Three weeks ago, Brittany Murphree enrolled in Law 743, a unique class for the University of Mississippi. Despite the skepticism from fellow Republican friends and family, the second-year law student wanted to take the class “to see what it’s all about.”
“Honestly, I love it,” Murphree told CNN. She feels very respected as a White, Republican student in a class on critical race theory, the first of which to be taught in the state of Mississippi.
Critical race theory (CRT) has become a political and social lightning rod with several states banning the concept in the last year. Educators insist that CRT is generally not included in grade school curriculum. The concept is usually taught in graduate-level courses like the one Murphree enrolled in this semester.
Yvette Butler, the professor of Law 743, said CRT was born from the legal academy in the 1980s to analyze and understand why racial inequality still exists despite the aftermath of the civil rights movement.
It acknowledges that racism is both systemic and institutional in American society and that White people have historically held racial power.
Murphree said many Republicans believe CRT is inherently designed to make White people the enemy, but she said she is learning the opposite. She said the class opened her eyes to new perspectives from a theoretical lens.
“We basically study different theories analyzing race and the law and how it applies to our country,” she said. “I thought the whole class would be like criticizing White people, but we didn’t really even mention White people.”
‘Another way of looking at the world’
Butler wants others to know her course is simply another class on theoretical framework. It’s not meant to shame White people for the discrimination their ancestors may have inflicted on a marginalized group.
“The point isn’t to focus on shame and the past,” she said. “The point is to say, ‘OK, all we want to do is reckon with how the law has been used to perpetuate inequality and how can we get creative about fixing that.’”
Law 743 is designed to give “a full picture of what racial inequality looks like,” specifically from a law perspective, Butler said, and to have students think critically.
Her students learn about racial issues beyond just Black and White. Butler emphasizes how important it is for her law students to have access to all aspects of thought from a variety of viewpoints. Analyzing how the justice system has dealt with different marginalized groups is what her class intends to do, she said.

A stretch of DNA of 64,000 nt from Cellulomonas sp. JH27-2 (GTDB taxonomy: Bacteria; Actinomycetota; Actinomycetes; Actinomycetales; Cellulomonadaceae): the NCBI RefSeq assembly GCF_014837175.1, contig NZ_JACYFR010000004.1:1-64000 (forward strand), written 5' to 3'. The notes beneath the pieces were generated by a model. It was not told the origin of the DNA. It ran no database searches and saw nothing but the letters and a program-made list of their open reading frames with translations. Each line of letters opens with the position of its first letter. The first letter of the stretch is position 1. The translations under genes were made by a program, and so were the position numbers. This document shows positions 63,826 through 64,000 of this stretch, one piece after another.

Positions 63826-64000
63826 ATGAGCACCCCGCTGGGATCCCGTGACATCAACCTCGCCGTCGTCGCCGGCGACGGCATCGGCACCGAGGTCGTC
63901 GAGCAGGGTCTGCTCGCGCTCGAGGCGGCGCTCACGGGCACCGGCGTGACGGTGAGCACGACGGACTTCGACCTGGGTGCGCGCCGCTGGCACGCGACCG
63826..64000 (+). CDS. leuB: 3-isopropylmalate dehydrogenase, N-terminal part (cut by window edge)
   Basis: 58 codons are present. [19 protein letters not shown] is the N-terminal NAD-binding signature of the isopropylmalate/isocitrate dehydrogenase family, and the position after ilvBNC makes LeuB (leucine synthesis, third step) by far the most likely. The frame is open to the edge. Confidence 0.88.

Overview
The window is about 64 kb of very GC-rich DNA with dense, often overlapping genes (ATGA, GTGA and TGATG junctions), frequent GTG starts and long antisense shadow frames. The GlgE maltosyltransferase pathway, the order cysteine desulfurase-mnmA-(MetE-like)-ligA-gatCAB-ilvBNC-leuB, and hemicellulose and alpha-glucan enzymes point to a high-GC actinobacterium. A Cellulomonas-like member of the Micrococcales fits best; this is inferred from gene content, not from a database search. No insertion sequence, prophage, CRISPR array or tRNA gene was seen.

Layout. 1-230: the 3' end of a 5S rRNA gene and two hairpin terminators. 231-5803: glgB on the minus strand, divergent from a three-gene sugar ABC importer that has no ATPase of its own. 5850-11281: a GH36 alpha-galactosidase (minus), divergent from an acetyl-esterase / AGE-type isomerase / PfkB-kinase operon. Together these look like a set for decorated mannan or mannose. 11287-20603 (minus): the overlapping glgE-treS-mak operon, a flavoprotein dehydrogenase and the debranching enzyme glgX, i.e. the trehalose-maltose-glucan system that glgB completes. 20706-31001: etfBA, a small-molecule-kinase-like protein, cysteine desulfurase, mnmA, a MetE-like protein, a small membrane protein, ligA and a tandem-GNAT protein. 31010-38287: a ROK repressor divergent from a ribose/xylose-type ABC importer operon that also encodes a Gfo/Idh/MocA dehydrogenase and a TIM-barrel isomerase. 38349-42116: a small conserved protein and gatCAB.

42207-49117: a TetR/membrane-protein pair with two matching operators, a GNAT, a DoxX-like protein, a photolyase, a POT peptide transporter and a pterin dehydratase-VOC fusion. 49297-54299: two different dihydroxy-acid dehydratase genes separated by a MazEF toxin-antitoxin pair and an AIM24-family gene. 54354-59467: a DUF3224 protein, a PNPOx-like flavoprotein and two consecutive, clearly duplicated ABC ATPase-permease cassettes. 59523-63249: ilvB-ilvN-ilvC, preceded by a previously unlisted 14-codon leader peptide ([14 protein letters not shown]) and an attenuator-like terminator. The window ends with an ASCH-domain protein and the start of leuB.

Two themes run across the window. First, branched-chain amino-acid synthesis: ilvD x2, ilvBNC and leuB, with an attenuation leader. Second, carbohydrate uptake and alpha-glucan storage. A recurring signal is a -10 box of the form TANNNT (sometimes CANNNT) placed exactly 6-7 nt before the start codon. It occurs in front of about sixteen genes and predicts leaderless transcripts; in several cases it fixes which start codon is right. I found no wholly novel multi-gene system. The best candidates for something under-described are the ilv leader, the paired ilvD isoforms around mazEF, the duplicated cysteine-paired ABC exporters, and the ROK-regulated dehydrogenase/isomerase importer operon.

In the class, Butler often applies CRT to current events, such as the racial reckoning in the summer of 2020.
Those moments of racial injustice are the same events that Butler said furthered the backlash against CRT.
Legislators fight back
Last month, the Mississippi Senate passed Senate Bill 2113, a legislation banning CRT in K-12 schools. After many Black lawmakers walked out of the chamber, the bill passed 32-2 and is on its way to the House.
Mississippi State Sen. Republican Chris McDaniel – who co-authored the bill – said CRT promotes “victimhood” instead of student success.
“Here in Mississippi, we were thinking about a way that our children, particularly in K-12, were taught not to be victims but instead to be successful. We’re trying to teach upward mobility and prosperity and empowering the individual,” he said.
McDaniel wants students to be taught they are capable of anything, rather than be told racism does not allow for achievement. The senator also said the bill is an act that fights against racial inequality. Senate Bill 2113 bans the teaching of a superior and inferior race, gender, sex or ethnic group.
He said he still encourages schools to teach about the history of racism and discrimination in the United States.
“We’re not trying to move away from the past or move away from those sins,” he said, but “teaching that the sins of our past scar our entire future – I don’t believe that. I think that we’re all capable of achieving anything despite our past.”
History and other objective courses – like mathematics – are more important in the classroom in comparison to theoretical perspectives such as CRT, McDaniel said.
“Taxpayer dollars” and limited hours of teaching prioritize what needs to be taught to children, he told CNN.
Professor Butler said CRT promotes a thorough education for students.
“In K-12, it wouldn’t be an accurate representation of the world, cutting out key pieces of history from reconstruction to the civil rights movement or other places where people of color have been instrumental,” she said.
She hopes that CRT can be used as an opportunity to expand student knowledge in pursuit of higher education. For now, Butler continues to teach Law 743 with that hope in mind.
Murphree said using what she has learned from this class will be crucial to opening a dialogue with other members of the Republican Party. CRT has been politicized by both parties, thus perpetuating vastly different views on the theory’s implications.
As a Republican student studying CRT, Murphree wants to address the implicit biases and misunderstandings of systemic racism expressed by her party.
“I’m still Republican, like I honestly feel more enthused about being Republican,” she said. “I really do believe that there are some things that go beyond party lines…I think that I wanna set an example to my party and be like ‘we can still be Republican and think this class is OK.’”